What does it take to make an organization “smart”?

The website “Answers.com” defines the word “smart” as “characterized by sharp, quick thought”. From the standpoint of those executives like the Chief Operations Officer, this definition means that all the required data to make a sharp, quick decision is at hand and organized to enable them to reach the right decision quickly.

Disproving Myths of Big Data

At a recent conference, I heard a dozen speakers interchangeably refer to big data as “e-commerce” or “digital marketing”. Those are components of big data, but the terms should not be used interchangeably. Unstructured big data refers to information in the cloud, including e-commerce, digital marketing, geo-spacial information, RFID, mobile offers, video, mobile wallets and payments, comments, tweets, NFC (Near Field Communication), blogs, “likes”, schematics, photos, infographics, clicks, QR codes, online searches and much more. Structured big data mostly refers to internal data, including shipments,…

A view on “Analytics 3.0″ and our approach towards successful implementation

Authors: Dr. Günter Koch and Andreas Hufenstuhl It appears that a new term “Analytics 3.0”[1] has been recently coined within the Big Data domain.  Herein  “1.0” relates to classical business intelligence and data warehousing solutions. As a next step “2.0” refers to new, mainly opensource based solutions, where   massive amounts of unstructured data are being analyzed, that specialized companies like start-ups and online traders have deployed. “3.0” would mean a combination of classical and new solutions that would optimize the business performance of enterprises in…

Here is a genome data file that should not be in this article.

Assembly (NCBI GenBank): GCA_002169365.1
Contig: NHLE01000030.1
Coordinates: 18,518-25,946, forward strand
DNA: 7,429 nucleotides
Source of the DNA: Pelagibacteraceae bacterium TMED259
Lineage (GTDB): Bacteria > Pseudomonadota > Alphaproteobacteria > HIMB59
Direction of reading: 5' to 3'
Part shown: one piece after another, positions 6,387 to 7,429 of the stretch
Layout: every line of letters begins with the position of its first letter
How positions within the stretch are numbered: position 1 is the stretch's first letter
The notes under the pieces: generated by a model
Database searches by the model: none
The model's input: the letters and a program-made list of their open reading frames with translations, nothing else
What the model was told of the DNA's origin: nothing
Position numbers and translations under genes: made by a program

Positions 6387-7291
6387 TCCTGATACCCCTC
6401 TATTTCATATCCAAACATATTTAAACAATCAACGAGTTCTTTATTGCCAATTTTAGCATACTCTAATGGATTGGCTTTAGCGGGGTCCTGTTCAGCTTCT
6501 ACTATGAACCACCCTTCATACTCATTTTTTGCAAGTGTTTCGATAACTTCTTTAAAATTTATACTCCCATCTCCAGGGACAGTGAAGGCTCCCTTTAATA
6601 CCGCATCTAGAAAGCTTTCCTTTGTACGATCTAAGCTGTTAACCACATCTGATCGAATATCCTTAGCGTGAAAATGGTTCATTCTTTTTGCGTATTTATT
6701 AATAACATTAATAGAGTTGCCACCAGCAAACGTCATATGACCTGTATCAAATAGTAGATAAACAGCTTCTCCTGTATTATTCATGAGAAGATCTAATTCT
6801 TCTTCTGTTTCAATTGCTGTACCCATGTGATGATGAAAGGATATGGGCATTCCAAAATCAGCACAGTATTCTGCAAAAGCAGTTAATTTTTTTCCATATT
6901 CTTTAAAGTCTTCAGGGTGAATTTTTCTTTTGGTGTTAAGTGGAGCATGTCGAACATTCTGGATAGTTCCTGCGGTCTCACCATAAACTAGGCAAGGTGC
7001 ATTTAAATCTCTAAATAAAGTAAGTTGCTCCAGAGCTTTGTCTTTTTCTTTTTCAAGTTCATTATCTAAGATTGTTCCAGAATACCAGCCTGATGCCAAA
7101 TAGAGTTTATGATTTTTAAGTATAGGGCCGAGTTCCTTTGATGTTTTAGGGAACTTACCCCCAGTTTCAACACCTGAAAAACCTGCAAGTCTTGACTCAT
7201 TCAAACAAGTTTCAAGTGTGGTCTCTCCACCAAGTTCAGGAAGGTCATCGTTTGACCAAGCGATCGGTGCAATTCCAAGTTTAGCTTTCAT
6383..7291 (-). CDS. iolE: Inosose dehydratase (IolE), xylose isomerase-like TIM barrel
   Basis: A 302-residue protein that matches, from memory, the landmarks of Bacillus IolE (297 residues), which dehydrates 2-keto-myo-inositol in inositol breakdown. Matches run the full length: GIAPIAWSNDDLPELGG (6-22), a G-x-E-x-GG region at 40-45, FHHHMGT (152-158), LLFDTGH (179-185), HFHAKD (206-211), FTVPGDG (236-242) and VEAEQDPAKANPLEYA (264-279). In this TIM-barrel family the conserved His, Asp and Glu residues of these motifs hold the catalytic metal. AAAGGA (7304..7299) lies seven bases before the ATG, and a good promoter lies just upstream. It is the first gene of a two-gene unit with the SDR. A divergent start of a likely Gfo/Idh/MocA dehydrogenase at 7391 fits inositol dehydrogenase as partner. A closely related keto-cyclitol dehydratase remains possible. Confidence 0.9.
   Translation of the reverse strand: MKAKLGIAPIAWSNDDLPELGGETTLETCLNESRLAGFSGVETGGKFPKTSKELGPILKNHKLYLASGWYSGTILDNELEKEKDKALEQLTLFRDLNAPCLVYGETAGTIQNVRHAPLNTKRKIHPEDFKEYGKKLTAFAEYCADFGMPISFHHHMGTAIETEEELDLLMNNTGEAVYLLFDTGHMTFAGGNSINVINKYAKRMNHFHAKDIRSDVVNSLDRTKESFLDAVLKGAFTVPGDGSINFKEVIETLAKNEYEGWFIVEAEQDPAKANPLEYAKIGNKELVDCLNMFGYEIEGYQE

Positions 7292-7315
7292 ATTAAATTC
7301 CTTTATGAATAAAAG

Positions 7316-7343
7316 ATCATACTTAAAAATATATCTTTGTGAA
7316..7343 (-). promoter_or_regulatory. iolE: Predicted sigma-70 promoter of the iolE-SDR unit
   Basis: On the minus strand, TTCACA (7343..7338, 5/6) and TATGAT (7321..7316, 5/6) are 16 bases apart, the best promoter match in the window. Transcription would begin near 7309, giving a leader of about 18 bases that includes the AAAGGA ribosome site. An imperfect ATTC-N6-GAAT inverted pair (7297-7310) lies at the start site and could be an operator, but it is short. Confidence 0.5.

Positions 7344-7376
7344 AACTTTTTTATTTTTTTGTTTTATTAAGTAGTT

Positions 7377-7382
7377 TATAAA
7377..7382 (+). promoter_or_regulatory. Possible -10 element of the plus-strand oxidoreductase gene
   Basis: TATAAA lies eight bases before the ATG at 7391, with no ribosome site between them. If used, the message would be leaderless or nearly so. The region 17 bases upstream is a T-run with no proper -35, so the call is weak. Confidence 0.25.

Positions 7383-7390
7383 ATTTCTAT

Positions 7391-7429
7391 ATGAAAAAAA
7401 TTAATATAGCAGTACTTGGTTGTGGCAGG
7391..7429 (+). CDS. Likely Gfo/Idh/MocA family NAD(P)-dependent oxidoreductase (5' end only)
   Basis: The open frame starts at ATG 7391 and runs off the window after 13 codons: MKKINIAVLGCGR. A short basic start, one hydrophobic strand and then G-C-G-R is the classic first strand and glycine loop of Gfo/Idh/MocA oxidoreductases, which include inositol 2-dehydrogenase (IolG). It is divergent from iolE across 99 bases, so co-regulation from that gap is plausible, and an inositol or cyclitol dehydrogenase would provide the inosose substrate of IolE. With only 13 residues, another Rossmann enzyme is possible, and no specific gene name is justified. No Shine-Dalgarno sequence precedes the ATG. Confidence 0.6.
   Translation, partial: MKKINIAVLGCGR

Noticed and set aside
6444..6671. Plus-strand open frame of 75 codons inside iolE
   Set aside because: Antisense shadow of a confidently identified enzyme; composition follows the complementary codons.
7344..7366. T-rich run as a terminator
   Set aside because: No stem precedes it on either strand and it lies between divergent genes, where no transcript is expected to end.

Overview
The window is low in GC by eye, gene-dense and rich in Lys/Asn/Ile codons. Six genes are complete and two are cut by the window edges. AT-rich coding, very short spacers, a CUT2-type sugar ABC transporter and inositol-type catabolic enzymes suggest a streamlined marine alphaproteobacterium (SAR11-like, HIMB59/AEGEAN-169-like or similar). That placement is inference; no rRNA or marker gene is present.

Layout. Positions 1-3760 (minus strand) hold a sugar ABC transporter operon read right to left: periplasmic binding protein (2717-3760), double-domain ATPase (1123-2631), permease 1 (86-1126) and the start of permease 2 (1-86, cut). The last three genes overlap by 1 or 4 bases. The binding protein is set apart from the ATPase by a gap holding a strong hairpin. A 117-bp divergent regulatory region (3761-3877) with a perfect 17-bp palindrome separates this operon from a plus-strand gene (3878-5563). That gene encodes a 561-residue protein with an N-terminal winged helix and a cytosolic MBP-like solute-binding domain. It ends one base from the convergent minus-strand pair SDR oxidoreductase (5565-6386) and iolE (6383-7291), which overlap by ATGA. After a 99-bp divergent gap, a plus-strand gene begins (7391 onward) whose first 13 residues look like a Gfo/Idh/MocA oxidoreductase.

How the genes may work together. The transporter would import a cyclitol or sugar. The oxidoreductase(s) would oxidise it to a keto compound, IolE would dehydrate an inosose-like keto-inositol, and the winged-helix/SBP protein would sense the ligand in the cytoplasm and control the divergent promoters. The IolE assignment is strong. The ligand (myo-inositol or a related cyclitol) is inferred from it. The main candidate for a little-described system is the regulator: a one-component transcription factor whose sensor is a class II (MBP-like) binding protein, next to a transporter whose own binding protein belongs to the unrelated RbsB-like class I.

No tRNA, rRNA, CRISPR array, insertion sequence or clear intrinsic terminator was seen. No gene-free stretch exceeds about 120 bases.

Transparenz statt Bauchgefühl – Entscheidungsfindung durch IT-Kartografie

Management hat die Aufgabe, nachhaltige Entscheidungen zu treffen. Die Komplexität unserer Umwelt und dadurch auch unserer IT-Systeme ist immens. Und sie ist so wenig durchschaubar, dass  oft diese Entscheidungen aus dem Bauchgefühl heraus statt auf Basis von Fakten getroffen werden.

Neue Umfrage – Datenvisualisierung für Big Data

Autoren: Frank Hajen und Andreas Hufenstuhl Ein Bild sagt mehr als 1.000 Worte – aber was hat das mit Big Data zu tun? Sind Visualisierungen der Schlüssel, um aus Massendaten Mehrwert zu ziehen? Zumindest kann man sagen, dass schicke Grafiken von mehr Menschen verstanden werden als ellenlange Ergebnistabellen. Damit ließen sich immerhin schon mehr Ressourcen an die Analyse setzen. Dagegen spricht, dass komplexe Dinge auch komplexe Lösungen erfordern (Ashby) – und dass gerade die Chancen von Big Data Spezialistenwissen erfordern (Stichwort: Data Science).

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